“I grew up eating Georgia rattlesnake watermelons—that’s really what they’re called, because the dark green stripes resemble a diamondback rattlesnake. These heirloom varietals, which can grow up to forty pounds, have a deep reddish-pink flesh that is sweeter than sweet. Folks started growing them around here in the 1830s. When I was a kid, we’d throw them in the back of the truck and take them to market. Because they are harder to come by now, and because people have grown accustomed to seedless watermelons, I created this recipe to accommodate either. But I absolutely prefer a rattlesnake watermelon, which we grow at Gilliard Farms.”
Matthew Raiford, Bress ‘N’ Nyam: Gullah Geechee Recipes from a Sixth-Generation Farmer.
1-1½ pounds freshly mixed salad greens or microgreens
1 pound heirloom tomatoes of varying sizes and colors, such as Cherokee Purple, Yellow Brandywine, and black and yellow cherry tomatoes
¼ medium seedless watermelon (about 5-10 pounds)
Olive oil for brushing
1 cup traditional red sangria, either homemade or store-bought
½ cup olive oil
Freshly cracked black pepper
Fine sea salt
For the salad:
For the vinaigrette:
Make the salad:
- Prepare grill for medium-high direct heat, 375 to 450 degrees. While grill comes up to temperature, wash and dry salad greens, then divide among four to six serving plates. Wash and dry tomatoes. Slice whole tomatoes into ½-inch rounds and halve cherry tomatoes. Divide and arrange tomato slices evenly among the plates. Set plates in refrigerator to chill while you finish the dish.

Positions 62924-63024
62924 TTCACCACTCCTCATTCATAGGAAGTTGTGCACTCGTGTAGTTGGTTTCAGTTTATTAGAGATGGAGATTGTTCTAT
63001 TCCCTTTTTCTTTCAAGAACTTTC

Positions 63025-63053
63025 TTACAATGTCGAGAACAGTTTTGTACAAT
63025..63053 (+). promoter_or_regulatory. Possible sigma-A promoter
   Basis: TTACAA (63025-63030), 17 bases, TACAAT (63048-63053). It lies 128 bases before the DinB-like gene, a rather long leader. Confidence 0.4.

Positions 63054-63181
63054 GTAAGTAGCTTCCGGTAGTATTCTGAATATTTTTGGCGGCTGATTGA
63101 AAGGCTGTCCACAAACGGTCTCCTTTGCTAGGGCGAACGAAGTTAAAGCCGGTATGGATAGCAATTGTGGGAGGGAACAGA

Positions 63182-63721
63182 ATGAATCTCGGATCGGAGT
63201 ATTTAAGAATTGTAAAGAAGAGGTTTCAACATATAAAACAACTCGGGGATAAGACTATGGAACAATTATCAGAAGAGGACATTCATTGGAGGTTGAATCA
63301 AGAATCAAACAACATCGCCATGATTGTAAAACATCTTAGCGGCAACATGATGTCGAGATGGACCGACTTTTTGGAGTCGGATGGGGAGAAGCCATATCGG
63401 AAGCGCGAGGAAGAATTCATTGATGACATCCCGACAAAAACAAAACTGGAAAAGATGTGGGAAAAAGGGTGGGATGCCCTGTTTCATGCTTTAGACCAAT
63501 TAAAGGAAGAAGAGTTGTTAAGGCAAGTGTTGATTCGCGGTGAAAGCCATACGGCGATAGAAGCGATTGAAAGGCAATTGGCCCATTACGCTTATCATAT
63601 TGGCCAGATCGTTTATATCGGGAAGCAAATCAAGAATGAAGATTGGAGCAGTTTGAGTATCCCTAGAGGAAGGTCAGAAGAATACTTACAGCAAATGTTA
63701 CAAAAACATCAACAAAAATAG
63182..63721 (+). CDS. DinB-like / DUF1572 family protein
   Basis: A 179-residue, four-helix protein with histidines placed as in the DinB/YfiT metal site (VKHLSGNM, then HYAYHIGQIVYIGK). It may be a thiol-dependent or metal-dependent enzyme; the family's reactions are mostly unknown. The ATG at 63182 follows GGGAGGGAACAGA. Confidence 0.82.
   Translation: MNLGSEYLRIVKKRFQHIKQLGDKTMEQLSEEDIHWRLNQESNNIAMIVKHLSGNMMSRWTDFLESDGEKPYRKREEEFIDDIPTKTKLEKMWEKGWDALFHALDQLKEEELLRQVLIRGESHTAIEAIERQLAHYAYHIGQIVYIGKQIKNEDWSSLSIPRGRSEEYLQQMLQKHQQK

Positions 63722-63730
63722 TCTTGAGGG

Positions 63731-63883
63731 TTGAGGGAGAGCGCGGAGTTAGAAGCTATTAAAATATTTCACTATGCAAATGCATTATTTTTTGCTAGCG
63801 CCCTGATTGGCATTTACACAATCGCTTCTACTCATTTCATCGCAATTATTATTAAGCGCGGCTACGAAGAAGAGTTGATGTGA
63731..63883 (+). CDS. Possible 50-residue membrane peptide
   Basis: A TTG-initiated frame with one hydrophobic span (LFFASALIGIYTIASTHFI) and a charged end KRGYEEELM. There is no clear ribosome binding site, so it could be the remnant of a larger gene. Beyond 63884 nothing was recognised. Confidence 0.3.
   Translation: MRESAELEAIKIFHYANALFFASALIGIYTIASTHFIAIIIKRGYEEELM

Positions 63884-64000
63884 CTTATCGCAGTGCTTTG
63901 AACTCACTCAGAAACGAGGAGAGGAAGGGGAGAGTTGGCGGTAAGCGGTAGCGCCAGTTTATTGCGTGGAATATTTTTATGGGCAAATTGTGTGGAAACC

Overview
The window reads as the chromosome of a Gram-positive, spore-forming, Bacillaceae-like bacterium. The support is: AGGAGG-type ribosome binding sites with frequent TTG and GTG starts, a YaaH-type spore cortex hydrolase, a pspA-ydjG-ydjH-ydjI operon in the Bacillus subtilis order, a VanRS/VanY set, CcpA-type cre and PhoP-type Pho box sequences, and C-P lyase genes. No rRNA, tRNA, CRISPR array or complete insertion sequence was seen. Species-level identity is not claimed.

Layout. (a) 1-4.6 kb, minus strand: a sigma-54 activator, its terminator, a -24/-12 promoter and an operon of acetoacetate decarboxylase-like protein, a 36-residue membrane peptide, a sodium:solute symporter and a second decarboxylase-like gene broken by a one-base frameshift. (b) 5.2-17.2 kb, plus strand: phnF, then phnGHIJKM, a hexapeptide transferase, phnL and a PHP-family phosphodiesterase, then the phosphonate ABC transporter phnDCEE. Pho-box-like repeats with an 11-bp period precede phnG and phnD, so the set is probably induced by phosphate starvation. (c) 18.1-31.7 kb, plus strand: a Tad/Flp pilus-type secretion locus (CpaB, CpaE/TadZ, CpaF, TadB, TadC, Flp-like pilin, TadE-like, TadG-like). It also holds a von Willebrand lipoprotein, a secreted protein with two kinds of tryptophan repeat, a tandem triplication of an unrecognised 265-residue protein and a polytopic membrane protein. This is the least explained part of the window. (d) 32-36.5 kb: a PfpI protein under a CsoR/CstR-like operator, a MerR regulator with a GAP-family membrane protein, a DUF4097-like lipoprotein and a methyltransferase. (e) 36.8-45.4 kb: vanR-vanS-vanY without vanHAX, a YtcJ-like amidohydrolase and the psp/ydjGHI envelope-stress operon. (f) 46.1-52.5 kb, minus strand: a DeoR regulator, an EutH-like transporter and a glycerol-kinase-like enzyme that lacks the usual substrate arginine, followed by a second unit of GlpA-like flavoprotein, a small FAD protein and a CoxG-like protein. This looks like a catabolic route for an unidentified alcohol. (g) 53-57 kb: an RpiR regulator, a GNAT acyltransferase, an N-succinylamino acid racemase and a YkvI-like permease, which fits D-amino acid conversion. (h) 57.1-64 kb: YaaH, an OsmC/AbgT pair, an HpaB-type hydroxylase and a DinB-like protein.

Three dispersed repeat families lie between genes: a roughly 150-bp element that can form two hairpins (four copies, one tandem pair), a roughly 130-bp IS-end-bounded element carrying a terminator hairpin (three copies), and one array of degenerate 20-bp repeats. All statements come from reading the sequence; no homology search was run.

- Slice watermelon into ¾- to 1-inch-thick “steaks,” then quarter steaks into wedges. Brush each side of watermelon with a little olive oil, then set wedges on grill for approximately 3 minutes per side, until you get grill marks. The longer you leave wedges on, the sweeter they’ll get. Remove watermelon from grill and arrange evenly among salad plates.
Make the vinaigrette:
- Pour sangria into a large measuring cup with a pouring spout, then whisk in olive oil until it makes a nice, loose vinaigrette. Generously dress salads, sprinkle with pepper and salt to your liking, then serve.
Adapted FromBress 'N' Nyam: Gullah Geechee Recipes from a Sixth-Generation Farmer. Copyright by Matthew Raiford and Amy Paige Condon, 2021. Used with permission of the publisher, Countryman Press. All rights reserved.